ARGENTINA

Kirchner faces strike by former union allies

BUENOS AIRES — Road and air transport delays plagued Argentina on Tuesday, as President Cristina Kirchner, her approval rating in free fall, faced the second mass protest in as many weeks.

After tens of thousands of demonstrators took to the streets Nov. 8 to complain about inflation and high crime rates, unions called a 24-hour general strike over taxes, led by a union boss once allied with Ms. Kirchner.

Roadblocks cut off main access routes into the capital, Buenos Aires, causing traffic jams, while domestic flights were canceled at the city's Aeroparque airport. One subway line also came to a standstill.

Chilean airline LAN announced that it would scrap flights within Argentina scheduled to take off before 4 p.m., as well as seven regional flights headed to and originating from Sao Paulo, Lima and the Chilean capital, Santiago.

Behind the strike is the powerful head of the opposition faction of Argentina's CGT labor federation, Hugo Moyano, who backed Ms. Kirchner until last year. A splinter group of the CTA union also called for the strike.

The union activists are demanding lower income taxes.

BRITAIN

Church of England says no to female bishops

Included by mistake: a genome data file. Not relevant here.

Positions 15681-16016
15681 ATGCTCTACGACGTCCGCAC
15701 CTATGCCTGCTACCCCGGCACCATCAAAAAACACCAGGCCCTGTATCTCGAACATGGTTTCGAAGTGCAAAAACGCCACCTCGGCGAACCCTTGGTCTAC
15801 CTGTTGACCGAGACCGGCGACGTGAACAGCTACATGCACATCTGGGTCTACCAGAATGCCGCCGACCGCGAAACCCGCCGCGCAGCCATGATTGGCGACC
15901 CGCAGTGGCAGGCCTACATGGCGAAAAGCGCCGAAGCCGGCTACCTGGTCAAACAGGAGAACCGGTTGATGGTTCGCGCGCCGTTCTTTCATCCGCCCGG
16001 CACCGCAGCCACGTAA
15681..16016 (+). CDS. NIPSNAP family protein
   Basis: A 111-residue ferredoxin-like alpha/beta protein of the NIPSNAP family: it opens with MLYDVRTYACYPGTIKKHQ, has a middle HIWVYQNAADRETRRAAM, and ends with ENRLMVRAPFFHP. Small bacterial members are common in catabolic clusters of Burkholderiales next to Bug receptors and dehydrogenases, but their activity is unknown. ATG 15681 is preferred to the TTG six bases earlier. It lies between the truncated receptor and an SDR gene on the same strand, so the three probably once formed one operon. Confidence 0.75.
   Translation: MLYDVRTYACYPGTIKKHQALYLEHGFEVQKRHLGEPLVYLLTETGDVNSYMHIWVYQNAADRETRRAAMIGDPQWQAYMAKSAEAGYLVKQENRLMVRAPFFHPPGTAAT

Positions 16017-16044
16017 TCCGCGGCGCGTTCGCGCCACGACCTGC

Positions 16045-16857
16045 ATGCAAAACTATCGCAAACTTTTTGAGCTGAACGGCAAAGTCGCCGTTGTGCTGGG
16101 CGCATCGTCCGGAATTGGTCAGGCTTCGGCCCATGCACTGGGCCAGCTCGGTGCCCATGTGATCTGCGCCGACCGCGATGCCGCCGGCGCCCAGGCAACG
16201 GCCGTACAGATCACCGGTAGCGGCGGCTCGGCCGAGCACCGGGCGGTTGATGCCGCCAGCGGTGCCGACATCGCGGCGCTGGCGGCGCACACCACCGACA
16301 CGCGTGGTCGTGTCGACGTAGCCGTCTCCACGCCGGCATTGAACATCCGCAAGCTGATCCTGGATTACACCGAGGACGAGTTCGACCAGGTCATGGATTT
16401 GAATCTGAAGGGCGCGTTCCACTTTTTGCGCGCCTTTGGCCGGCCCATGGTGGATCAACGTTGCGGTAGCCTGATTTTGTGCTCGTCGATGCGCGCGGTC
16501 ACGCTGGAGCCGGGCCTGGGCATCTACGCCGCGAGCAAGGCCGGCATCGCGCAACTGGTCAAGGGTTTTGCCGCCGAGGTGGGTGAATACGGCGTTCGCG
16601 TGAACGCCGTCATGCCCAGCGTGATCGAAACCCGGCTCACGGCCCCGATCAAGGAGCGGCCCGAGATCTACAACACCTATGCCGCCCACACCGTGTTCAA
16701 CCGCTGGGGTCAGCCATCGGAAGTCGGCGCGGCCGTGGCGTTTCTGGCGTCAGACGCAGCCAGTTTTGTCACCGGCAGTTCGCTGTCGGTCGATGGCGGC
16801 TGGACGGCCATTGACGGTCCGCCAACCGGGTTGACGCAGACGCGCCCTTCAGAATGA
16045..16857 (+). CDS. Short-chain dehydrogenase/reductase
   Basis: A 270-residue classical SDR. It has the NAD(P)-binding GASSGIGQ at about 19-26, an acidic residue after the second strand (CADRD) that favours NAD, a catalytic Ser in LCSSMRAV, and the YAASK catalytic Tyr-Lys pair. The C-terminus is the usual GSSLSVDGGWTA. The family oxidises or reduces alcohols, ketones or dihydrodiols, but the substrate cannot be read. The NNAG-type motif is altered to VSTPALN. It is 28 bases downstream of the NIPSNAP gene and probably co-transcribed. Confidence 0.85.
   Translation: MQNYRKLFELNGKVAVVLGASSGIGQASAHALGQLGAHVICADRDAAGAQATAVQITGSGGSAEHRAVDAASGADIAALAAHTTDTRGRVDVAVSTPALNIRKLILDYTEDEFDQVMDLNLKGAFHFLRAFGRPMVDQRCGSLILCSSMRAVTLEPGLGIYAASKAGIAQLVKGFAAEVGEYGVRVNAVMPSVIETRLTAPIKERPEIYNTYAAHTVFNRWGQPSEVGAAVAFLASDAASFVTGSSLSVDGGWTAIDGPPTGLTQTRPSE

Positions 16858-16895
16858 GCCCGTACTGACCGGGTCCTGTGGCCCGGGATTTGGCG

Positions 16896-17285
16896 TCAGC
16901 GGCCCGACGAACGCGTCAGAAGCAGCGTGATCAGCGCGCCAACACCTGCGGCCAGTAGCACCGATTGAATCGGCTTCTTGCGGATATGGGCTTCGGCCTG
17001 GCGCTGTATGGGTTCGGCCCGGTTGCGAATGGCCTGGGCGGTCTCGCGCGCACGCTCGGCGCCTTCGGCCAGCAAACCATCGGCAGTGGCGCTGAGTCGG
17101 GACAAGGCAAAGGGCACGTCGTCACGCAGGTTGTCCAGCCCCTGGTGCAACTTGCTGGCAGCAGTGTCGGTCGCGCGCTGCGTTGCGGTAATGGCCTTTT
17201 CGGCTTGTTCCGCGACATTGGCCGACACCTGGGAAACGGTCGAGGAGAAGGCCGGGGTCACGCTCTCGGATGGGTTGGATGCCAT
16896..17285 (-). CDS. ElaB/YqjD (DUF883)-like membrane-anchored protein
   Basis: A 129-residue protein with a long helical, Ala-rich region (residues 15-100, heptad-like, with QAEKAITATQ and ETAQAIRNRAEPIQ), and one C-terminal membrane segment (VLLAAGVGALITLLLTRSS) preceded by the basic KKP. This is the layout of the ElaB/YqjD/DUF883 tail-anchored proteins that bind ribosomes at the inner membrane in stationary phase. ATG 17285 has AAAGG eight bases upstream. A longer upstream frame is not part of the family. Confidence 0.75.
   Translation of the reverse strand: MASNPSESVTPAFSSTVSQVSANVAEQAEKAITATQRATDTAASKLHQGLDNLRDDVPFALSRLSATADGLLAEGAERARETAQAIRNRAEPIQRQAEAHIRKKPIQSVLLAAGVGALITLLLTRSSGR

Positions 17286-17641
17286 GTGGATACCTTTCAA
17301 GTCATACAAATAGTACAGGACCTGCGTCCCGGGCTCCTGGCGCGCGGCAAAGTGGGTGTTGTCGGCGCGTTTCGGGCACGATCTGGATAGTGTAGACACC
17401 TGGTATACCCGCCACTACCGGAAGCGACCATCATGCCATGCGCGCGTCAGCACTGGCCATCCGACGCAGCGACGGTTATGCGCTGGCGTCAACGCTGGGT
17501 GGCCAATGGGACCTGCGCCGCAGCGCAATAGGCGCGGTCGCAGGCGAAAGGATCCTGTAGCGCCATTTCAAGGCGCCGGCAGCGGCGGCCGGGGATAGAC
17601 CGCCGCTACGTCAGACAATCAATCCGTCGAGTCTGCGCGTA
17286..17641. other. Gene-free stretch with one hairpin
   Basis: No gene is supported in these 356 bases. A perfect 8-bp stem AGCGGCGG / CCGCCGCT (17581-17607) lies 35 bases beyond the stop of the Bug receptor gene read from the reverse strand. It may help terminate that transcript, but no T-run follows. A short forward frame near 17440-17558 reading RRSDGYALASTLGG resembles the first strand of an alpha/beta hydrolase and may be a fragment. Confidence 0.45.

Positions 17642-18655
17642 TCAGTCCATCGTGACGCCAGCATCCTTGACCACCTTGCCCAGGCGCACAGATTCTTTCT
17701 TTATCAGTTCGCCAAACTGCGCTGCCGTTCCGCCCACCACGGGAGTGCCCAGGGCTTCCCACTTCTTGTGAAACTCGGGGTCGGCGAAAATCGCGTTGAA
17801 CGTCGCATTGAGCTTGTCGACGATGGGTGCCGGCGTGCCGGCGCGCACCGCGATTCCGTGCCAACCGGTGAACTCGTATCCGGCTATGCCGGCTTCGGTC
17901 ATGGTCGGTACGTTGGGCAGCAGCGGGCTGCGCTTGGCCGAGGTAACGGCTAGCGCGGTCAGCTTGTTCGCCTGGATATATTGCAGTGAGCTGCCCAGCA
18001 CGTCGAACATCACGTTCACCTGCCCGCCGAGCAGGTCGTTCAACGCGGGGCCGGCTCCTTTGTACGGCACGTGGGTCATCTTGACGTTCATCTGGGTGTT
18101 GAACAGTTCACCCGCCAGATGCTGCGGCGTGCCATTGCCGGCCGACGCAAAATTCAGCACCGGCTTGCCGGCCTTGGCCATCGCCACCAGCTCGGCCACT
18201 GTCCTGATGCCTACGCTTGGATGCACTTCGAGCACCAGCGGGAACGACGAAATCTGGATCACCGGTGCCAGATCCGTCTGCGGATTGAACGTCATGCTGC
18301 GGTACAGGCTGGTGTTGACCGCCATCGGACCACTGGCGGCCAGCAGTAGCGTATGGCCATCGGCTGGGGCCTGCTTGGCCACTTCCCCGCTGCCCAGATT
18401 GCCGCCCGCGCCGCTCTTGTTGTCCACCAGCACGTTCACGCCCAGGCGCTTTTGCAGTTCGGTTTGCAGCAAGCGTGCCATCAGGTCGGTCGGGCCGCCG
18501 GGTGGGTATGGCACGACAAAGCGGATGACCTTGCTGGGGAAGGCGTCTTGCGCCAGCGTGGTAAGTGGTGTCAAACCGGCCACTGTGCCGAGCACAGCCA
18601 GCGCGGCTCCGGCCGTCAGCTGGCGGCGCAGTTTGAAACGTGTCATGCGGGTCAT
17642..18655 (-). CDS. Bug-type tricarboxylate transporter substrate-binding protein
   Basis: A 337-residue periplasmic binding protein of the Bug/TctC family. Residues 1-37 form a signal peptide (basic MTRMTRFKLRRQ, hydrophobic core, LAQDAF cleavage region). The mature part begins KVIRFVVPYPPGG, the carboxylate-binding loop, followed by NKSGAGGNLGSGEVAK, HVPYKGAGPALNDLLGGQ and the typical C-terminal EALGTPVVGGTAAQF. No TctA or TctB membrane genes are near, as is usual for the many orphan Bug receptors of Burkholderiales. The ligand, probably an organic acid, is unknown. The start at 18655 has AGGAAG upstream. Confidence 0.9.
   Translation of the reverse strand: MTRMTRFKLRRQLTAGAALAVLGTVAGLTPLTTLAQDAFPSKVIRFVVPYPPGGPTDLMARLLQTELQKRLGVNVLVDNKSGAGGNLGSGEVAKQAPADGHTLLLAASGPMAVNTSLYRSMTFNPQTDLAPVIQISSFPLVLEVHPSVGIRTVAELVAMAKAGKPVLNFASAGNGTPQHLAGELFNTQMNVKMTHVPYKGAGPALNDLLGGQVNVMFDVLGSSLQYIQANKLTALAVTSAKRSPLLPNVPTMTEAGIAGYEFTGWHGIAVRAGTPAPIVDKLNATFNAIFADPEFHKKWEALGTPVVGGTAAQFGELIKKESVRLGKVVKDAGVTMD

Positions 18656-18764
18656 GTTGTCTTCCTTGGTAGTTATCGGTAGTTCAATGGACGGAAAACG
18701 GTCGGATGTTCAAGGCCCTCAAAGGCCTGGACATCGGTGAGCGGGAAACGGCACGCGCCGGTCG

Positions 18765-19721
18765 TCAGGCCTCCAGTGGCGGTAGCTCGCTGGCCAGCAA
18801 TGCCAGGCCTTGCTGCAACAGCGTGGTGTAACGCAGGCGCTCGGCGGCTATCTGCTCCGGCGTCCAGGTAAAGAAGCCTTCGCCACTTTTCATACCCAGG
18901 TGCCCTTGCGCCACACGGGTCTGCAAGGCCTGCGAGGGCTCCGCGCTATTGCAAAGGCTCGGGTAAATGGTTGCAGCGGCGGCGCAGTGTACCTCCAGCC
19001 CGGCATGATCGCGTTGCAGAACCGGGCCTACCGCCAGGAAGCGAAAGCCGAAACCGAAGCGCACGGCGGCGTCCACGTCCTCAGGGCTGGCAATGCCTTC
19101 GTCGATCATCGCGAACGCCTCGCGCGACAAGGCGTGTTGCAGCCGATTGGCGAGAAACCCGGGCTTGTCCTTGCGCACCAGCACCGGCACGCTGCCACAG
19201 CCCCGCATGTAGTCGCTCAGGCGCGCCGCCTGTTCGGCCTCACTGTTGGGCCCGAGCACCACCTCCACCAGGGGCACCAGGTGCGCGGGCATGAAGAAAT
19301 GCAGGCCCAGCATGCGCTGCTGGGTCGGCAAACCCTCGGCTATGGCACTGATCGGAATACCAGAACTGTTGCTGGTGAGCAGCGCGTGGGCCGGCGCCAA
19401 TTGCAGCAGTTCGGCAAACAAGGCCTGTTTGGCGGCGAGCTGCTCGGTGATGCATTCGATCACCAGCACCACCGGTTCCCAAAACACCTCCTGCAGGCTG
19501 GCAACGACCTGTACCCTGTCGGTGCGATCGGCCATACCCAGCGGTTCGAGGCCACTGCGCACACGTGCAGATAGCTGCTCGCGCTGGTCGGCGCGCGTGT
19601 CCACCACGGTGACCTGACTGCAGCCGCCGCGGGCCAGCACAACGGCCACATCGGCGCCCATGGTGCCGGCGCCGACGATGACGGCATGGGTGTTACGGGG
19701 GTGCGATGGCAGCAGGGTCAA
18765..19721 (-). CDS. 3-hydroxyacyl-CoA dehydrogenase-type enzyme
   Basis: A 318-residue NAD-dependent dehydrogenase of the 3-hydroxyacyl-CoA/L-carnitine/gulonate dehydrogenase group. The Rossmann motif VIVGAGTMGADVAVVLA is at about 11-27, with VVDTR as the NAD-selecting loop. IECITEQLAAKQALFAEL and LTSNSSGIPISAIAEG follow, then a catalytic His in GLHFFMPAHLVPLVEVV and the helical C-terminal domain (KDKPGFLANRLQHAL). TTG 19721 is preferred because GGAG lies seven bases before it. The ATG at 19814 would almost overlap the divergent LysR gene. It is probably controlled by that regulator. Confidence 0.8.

LONDON — The Church of England's governing body narrowly blocked a move Tuesday to permit women to serve as bishops, leaving the church facing more years of contentious debate.

After a daylong debate, opponents mustered enough support to deny the necessary two-thirds majority among lay members of the General Synod.

The defeat was a setback for Archbishop of Canterbury Rowan Williams, who retires at the end of December, and his successor, Bishop Justin Welby. Both endorsed a proposed compromise that they hoped would end decades of debate.

Legislation to allow women to serve as bishops must be approved by two-thirds majorities in the synod's three houses: bishops, priests and laity.

Synod members were voting on the latest compromise, which called for church leaders to respect the position of parishes that oppose female bishops — without saying exactly what "respect" means.

The vote was 132 in favor and 74 against. In separate votes, bishops voted 44-3 in favor with two abstentions, and clergy voted 148-45 in favor.

Church officials say it may take five years to go through the process of taking new legislation to a final vote.

CROATIA

Ex-prime minister gets 10 years for corruption

ZAGREB — A court on Tuesday convicted former Croatian Prime Minister Ivo Sanader of graft and sentenced him to 10 years in prison after a trial closely watched by the European Union.

Sanader, 59, who served as prime minister from 2004 to 2009, is the highest-ranking former government official to be tried for corruption in Croatia, which has pledged to root out graft as it prepares to join the EU in July.

Judges found Sanader guilty of accepting a $13 million bribe from Hungarian oil company MOL in return for securing it controlling rights in Croatia's state oil company INA, and receiving nearly $700,000 in kickbacks for a lucrative credit deal with Hypo Alpe Adria Group that gave the Austrian bank a leading position on the Croatian market.

From wire dispatches and staff reports